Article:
Howl: A Graphic Novel: A Graphic Novel by Allen GinsbergHowl: A Graphic Novel: A Graphic Novel by Allen Ginsberg

Howl: A Graphic Novel: A Graphic Novel

byAllen Ginsberg, Eric Drooker

Paperback | August 31, 2010

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Allen Ginsburg’s legendary and groundbreaking epic poem, Howl, is now a graphic novel—a tie-in to the major motion picture starring James Franco. Featuring graphics by acclaimed New Yorker cover artist Eric Drooker, Howl is a magnificent visual interpretation of a classic work by a seminal Beat writer and contemporary of Jack Kerouac and William S. Burroughs.<_o3a_p>

Allen Ginsberg was a member of the American Academy of Arts and Letters as well as a winner of the National Book Award for Poetry. He was born in Newark, New Jersey, in 1926, and died in New York City in 1997.
Title:Howl: A Graphic Novel: A Graphic NovelFormat:PaperbackProduct dimensions:224 pages, 9 × 7 × 0.56 inShipping dimensions:9 × 7 × 0.56 inPublished:August 31, 2010Publisher:HarperCollinsLanguage:English

The following ISBNs are associated with this title:

ISBN - 10:0062015176

ISBN - 13:9780062015174


Rated 5 out of 5 by from Amazing writing with Beautiful Graphics I enjoyed reading this poem, even though it was difficult sometimes, as well as morbid and full of angst. The words and language are so rich, I found myself savoring them at times, rereading lines in order to unpack their meaning and meander on their wonderful combinations. It starts with: I saw the best minds of my generation destroyed by madness... ...starving hysterical naked, dragging themselves though the negro streets at dawn looking for an angry fix, (p. 18-19) This lays out the theme for this long poem. The first section is one sentence, listing how the best minds have been destroyed, so many kinds of madness. Then there are lines like: who were burned alive in their innocent flannel suits on Madison Avenue mid blasts of leaden verse & the tanked-up clatter of the iron regiments of fashion & the nitroglycerin shrieks of the fairies of advertizing... ...& the mustard gas of sinister intelligent editor, or were run down by the drunken taxicabs of Absolute Reality, (p. 98-100) This is just an example of the writing. The phrases are so packed full - this is not a poem to race through. There is definitely the historical significance of this poem, with what was happening in society at the time, the dehumanization of society, the social unrest, the wars. However, much of this is still significant today as, in many ways, our society is becoming even more dehumanized through technology and television. There is also no shortage of wars and intolerance. This particular edition of this poem has been animated by Allen Ginsberg's friend and colleague Eric Drooker and I think he did a brilliant job. This must have been a daunting prospect, but the pictures are amazing and go so well with the poem and helped me to take in the words. For the most part, the pictures are dark, sometimes hazy, sometimes without a lot of detail, but they capture the spirit of the words perfectly. The whole package of the poem and the animation is beautiful and well done. I am not sure if I understood the whole poem, but I did enjoy reading this piece of history and savouring the words.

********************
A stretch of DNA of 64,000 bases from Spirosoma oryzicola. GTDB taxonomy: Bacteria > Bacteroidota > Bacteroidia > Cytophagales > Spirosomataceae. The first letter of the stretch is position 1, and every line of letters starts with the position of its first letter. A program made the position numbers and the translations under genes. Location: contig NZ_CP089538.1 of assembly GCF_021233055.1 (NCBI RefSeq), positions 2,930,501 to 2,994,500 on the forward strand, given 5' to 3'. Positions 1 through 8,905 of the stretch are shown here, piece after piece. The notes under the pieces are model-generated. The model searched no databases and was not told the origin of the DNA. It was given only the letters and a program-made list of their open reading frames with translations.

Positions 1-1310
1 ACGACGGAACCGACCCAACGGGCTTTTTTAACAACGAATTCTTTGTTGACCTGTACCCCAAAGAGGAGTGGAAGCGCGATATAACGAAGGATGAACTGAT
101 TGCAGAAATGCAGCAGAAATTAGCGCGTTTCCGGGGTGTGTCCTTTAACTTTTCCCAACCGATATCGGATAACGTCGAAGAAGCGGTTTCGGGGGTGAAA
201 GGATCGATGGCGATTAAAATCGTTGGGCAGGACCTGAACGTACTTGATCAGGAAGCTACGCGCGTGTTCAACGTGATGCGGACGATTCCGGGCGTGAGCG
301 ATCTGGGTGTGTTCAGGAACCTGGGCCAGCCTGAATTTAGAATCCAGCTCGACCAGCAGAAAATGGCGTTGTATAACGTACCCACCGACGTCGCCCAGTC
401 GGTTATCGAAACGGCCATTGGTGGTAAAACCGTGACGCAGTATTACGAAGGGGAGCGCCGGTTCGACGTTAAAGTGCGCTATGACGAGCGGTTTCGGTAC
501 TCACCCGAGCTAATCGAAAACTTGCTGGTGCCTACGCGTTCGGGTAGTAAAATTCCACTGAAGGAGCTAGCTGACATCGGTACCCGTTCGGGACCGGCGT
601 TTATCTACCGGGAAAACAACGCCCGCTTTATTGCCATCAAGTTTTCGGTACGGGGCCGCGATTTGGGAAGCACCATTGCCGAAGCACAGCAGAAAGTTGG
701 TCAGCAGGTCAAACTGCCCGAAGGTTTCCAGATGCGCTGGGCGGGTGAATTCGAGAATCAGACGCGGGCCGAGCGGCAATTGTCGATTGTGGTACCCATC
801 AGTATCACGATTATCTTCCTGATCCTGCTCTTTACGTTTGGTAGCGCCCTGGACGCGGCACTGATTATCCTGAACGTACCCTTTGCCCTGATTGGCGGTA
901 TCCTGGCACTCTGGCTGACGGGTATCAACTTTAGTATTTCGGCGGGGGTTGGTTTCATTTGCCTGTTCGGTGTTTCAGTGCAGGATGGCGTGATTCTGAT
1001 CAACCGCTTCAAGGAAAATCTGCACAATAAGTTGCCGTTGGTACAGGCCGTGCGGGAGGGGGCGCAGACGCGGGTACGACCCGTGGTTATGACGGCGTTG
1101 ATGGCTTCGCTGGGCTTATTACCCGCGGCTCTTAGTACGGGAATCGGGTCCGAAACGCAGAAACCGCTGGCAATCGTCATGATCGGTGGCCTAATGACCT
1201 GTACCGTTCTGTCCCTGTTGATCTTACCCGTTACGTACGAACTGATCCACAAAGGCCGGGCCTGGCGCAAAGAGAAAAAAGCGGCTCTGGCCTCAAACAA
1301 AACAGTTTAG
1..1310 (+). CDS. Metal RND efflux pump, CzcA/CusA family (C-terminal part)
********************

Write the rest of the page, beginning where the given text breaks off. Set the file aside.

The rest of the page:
Date published: 2011-09-29

Editorial Reviews

?Ginsberg is both tragic and dynamic, a lyrical genius, con man extraordinaire, and probably the single greatest influence on American poetical voice since Whitman.? (Bob Dylan, in praise of Allen Ginsberg)